The cancellation of the entire connection was therefore not a power specific to preventing the infringement itself.

Their decision is an emphatic rejection of the dissenting decision in the Full Federal Court appeal decision of Justice Jagot. In her decision she cited media releases issued by iiNet in response to the the legal action taken against them, in which they told their subscribers they would not be disconnected because of any notices from AFACT.

Justice Jagot found this to be a Kazaa-like encouragement to infringe. Kazaa’s conduct in supporting and actively encouraging its users to join the download "revolution" was found to be "countenancing" and thereby an act of authorisation beyond merely making the Kazaa software available to users.

French, Crennan and Kiefel found that the lack of any power of prevention by iiNet "makes it plain that that would not be enough to make iiNet a secondary infringer".

It is also a rejection of the suggestion by Justice Emmett in his Full Federal Court decision that a more complete notice of infringement from AFACT to iiNet would have sufficed. AFACT and the Film and Television Industry had put much store in Emmett’s decision as suggesting that it was possible to successfully sue an ISP for authorisation of infringement by its subscribers if the notice were sufficiently detailed.

French CJ, Crennan and Kieffel JJ held:

"The final conclusion shows that the concept and the principles of the statutory tort of authorisation of copyright infringement are not readily suited to enforcing the rights of copyright holders in respect to widespread infringements occasioned by peer-to-peer file sharing, as occurs with the BitTorrent system."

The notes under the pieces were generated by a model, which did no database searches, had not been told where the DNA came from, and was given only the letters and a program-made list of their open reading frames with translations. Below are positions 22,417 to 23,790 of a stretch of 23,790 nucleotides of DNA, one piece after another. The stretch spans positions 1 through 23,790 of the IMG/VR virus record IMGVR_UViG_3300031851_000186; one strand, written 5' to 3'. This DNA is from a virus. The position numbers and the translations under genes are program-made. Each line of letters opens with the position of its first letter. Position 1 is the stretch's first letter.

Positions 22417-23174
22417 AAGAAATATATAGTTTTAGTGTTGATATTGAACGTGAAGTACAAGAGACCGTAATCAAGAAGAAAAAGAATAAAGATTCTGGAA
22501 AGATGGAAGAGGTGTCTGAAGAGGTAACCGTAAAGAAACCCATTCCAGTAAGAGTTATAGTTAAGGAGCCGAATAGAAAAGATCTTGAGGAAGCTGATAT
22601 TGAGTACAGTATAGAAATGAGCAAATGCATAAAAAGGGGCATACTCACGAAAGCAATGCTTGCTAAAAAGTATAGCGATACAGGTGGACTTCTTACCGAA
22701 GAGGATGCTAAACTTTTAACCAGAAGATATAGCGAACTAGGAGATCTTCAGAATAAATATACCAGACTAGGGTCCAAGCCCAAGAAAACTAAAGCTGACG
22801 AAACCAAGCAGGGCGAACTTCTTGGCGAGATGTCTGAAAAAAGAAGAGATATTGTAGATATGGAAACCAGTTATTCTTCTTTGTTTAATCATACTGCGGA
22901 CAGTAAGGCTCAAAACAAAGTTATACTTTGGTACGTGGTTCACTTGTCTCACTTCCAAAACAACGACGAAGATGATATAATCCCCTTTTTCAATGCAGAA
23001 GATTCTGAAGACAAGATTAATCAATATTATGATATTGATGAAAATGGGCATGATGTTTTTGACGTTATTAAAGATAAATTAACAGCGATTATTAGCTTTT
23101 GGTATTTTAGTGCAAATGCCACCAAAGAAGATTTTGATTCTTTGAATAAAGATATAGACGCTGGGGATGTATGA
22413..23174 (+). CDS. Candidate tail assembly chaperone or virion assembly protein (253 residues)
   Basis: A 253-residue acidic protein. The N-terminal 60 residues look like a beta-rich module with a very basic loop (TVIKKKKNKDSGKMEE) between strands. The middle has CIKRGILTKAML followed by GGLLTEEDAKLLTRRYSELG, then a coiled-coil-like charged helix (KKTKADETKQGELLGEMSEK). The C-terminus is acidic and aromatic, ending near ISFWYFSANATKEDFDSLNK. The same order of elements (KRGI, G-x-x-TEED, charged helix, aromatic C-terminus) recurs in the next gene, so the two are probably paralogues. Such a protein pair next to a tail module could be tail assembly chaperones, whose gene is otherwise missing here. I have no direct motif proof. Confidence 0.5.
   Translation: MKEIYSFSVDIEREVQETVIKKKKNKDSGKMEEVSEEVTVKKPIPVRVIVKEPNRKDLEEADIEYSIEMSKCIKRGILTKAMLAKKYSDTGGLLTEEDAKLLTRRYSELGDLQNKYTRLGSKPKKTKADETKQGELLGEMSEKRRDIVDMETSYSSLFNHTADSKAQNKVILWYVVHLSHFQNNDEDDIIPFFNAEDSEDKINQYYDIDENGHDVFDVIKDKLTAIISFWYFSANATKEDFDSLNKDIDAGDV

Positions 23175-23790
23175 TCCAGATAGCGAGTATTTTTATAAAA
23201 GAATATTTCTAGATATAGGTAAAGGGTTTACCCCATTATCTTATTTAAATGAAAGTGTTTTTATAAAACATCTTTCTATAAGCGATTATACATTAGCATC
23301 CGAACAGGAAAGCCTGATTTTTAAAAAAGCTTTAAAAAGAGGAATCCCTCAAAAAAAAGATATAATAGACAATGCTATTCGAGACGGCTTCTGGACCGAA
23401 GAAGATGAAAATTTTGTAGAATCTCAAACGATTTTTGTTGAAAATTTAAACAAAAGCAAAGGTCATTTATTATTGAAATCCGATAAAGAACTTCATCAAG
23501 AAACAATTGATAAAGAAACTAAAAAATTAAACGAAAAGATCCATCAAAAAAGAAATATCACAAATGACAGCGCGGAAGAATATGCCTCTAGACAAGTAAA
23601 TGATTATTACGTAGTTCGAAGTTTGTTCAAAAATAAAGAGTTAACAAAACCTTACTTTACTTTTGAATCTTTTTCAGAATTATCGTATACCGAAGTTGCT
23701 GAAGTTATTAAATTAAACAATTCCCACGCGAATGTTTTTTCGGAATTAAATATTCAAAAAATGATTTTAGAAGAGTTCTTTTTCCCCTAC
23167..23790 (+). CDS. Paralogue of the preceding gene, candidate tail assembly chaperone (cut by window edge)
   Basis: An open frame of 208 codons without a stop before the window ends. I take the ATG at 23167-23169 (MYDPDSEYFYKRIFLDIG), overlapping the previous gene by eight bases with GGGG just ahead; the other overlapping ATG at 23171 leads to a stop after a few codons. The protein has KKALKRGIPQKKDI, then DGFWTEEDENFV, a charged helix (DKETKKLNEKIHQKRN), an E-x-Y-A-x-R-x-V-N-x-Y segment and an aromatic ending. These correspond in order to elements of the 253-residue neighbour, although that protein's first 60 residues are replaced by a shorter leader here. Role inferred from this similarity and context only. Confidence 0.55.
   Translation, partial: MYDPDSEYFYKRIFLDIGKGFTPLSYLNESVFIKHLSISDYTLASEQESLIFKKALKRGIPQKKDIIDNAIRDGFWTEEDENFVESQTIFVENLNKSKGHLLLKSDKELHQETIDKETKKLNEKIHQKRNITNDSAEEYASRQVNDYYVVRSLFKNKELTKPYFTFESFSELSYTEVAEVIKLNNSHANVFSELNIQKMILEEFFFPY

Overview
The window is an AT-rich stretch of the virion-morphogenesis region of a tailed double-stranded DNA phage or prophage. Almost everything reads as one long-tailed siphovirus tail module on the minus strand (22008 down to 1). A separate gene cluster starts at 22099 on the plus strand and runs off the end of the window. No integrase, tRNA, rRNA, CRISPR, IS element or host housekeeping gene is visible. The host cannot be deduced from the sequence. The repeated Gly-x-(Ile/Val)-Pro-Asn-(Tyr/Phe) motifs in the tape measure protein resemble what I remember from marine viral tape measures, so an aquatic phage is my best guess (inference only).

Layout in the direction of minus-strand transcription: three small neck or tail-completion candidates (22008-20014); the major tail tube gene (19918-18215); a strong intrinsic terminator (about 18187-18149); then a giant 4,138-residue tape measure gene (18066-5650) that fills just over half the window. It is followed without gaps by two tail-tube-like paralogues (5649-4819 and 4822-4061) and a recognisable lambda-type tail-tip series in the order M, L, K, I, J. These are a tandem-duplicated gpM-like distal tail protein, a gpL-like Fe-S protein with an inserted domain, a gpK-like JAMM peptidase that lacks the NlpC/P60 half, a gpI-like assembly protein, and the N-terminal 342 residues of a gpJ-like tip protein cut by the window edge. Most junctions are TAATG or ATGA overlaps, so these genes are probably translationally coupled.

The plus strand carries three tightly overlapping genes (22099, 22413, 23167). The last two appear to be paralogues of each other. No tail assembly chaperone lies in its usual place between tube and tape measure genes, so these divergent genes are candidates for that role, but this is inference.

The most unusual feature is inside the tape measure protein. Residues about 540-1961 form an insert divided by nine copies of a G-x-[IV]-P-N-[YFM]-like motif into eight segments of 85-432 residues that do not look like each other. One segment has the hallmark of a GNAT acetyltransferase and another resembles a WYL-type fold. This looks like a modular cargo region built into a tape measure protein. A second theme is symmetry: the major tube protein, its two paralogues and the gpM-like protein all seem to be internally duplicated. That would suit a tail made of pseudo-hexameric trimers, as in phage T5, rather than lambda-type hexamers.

The decision of Justices Gummow and Hayne are equally emphatic. Looking at the notion of authorisation as a "duty of care" they held that "the width of the terms in which the proposed duty is cast would present iiNet and other ISPs with an uncertain legal standard for the conduct of their operations".

They were equally critical of reliance upon "countenancing" so far as to hold that:

"The appellants rely upon the notion of ‘countenancing’ to encompass acts or omissions which are less precise or explicit than those involved in ‘sanctioning’ or ‘approving’," and "The progression urged by the appellants from the evidence, to ‘indifference’, to ‘countenancing’ and so to ‘authorisation’, is too long a march."

Gummow and Hayne have I think, also closed the door on Emmett’s argument that a clearer infringement notice would be sufficient grounds for the termination of a subscribers account as it:

"would deny to the iiNet customers non-infringing uses of the iiNet facilities. And, in any event, in the absence of an effective protocol binding ISPs (and there is no such protocol) the iiNet subscribers whose agreements were cancelled by iiNet would be free to take their business to another ISP."

Court actions now seem exhausted. If ISPs are to have a role in the enforcement of copyright on the internet regulation will have to be by way of industry agreement between the ISPs and copyright content owners and their licensees, or failing that, by intervention of the Government to broker an agreement or legislate one.